Campus Security's annual report shows slight increase in assaults, decrease in property crime

UBC Campus Security’s 2020 annual report reported an increase of recorded assaults in the early stages of the pandemic. Five assaults were reported on UBC Vancouver’s campus in 2020, compared to two in 2019.

Acting Director of UBC Vancouver Campus Security Ali Mohjedi said in a statement that the security team was “surprised” by the increase in assaults on the Vancouver campus, but declined to speculate on possible causes behind this increase. According to the report, most of the assaults were not perpetrated by members of the UBC community.

“This increase aligns with what we have heard from other organizations which have also seen a jump in concerning behavior during the pandemic,” Mohjedi said.

UBC Okanagan saw 12 assaults in 2020, only a slight increase from the year before.

2020 was a year marked by the inactivity of a campus locked down during the COVID-19 pandemic. Campus Security therefore shifted its focus towards ensuring the security of building access, preventing unauthorized entries, and reducing property crime.

Property crime saw an overall decrease across all categories, with a notable decrease in theft (from 289 to 128 reported cases in 2019 and 2020) and auto theft (35 to 26 cases respectively). Campus Security attributes this to both the decrease of activity on campus and the decrease in the number of commuters.

Break-and-enters also saw a decrease, from 73 reported cases in 2019 to 54 in 2020, with an increased effort in building security throughout the pandemic. Similar trends are present at UBC Okanagan, which saw a decline in both break-and-enters and theft cases.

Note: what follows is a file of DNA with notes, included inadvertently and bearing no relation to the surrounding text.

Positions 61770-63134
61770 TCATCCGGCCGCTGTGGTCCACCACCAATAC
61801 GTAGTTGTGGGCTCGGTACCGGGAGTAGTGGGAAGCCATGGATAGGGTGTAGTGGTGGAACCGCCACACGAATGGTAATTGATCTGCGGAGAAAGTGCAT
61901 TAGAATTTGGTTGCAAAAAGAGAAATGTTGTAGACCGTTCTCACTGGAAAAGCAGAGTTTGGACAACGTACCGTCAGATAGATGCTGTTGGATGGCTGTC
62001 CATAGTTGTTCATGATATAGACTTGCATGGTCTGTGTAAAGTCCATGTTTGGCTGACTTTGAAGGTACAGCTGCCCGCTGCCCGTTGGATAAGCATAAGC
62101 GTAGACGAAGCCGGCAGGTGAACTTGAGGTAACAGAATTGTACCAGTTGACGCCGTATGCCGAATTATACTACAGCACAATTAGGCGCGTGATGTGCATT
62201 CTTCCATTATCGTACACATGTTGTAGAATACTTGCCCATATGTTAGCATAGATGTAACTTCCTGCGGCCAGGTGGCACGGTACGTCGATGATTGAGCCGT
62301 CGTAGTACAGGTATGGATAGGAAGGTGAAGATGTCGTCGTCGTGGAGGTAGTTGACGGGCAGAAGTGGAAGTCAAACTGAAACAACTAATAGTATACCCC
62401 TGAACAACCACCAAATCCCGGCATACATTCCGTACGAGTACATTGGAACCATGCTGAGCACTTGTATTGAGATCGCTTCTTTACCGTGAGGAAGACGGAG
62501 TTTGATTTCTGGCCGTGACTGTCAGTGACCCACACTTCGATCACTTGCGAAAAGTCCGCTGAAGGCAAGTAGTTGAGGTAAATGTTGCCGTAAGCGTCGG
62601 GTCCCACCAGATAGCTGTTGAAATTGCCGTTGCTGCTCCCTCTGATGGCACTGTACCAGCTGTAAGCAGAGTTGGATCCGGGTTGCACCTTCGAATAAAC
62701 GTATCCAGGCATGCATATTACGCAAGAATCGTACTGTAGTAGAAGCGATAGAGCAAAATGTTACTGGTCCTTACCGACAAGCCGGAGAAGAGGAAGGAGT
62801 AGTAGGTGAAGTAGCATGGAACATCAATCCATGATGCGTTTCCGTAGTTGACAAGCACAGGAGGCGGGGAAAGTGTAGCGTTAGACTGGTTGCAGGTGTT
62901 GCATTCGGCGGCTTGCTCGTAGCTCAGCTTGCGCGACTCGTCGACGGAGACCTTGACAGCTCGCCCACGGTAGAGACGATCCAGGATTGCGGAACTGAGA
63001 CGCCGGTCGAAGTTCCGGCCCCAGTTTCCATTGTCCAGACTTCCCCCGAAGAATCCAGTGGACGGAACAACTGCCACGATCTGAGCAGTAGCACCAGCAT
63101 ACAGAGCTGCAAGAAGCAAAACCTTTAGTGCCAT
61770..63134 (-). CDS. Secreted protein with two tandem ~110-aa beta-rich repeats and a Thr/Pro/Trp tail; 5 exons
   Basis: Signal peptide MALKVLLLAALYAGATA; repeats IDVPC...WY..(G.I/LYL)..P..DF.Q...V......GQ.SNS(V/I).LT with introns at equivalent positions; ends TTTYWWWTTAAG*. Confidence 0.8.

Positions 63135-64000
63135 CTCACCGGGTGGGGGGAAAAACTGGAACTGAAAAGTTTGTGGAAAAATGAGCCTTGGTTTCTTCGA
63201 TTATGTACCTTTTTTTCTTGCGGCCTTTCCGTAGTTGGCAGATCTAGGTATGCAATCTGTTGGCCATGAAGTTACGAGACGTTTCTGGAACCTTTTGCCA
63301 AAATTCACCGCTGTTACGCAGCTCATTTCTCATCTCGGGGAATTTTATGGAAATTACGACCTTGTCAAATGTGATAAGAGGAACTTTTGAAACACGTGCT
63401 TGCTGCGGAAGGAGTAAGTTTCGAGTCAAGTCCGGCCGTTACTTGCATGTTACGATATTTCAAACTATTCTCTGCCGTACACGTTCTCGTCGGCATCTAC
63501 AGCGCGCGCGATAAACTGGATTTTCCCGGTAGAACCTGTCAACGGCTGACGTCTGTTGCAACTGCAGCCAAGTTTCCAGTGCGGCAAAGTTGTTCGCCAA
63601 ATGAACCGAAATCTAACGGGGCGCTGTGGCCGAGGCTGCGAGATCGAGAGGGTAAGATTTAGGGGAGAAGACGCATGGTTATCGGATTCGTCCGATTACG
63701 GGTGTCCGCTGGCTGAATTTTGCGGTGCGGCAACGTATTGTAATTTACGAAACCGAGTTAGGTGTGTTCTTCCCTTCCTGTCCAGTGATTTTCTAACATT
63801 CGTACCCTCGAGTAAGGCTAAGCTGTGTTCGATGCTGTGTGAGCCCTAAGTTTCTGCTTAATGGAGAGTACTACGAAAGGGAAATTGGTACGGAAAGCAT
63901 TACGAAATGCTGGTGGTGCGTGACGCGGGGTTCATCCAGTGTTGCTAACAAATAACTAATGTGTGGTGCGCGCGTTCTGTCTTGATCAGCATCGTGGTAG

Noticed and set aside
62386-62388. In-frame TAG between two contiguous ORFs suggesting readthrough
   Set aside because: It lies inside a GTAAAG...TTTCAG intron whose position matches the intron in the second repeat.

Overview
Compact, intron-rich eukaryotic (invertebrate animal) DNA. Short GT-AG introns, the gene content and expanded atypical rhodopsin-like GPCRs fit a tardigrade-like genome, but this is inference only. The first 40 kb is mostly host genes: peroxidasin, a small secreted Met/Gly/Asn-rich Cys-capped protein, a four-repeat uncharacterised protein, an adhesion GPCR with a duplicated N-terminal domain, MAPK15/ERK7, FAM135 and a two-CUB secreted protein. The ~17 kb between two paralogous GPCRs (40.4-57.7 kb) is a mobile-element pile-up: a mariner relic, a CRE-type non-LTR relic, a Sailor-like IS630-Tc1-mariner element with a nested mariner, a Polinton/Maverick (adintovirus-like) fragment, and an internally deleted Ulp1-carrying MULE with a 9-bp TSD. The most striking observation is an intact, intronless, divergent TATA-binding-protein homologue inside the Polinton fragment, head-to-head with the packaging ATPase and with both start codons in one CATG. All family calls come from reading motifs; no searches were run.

The inactivity of campus was further reflected in reported public safety incidents, with a noted decrease in student welfare checks (from 81 to 43 reported), battery boosts requests (248 to 158 reported), as well as safety transport requests (586 to 253 reported).

Campus Security attributes this decrease to a lack of student population presence on campus and notes the adaptation of these services to fit public health orders, such as safety transports being done on foot or bike rather than in enclosed vehicles.

Looking ahead to 2021, the department aims to focus on developing a training matrix and development plan allowing it to elevate its standards to internally recognized standards, along with including training in equity, diversity and inclusivity.

With the return to in person activities on campus, a large focus is being placed on preventing and reducing property crime.

“Campus Security looks to restart all previous initiatives whenever possible as restrictions begin to be lifted and campus slowly becomes re-occupied,” the report stated.